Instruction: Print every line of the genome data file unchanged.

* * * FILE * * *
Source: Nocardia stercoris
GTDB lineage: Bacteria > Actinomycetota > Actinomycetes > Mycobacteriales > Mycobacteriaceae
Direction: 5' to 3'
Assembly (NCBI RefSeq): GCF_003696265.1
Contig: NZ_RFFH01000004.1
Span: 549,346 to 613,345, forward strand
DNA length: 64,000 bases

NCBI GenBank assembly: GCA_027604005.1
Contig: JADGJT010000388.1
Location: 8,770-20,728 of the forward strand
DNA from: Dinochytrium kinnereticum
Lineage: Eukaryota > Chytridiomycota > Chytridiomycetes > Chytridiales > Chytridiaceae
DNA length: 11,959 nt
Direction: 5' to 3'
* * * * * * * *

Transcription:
Source: Nocardia stercoris
GTDB lineage: Bacteria > Actinomycetota > Actinomycetes > Mycobacteriales > Mycobacteriaceae
Direction: 5' to 3'
Assembly (NCBI RefSeq): GCF_003696265.1
Contig: NZ_RFFH01000004.1
Span: 549,346 to 613,345, forward strand
DNA length: 64,000 bases

NCBI GenBank assembly: GCA_027604005.1
Contig: JADGJT010000388.1
Location: 8,770-20,728 of the forward strand
DNA from: Dinochytrium kinnereticum
Lineage: Eukaryota > Chytridiomycota > Chytridiomycetes > Chytridiales > Chytridiaceae
DNA length: 11,959 nt
Direction: 5' to 3'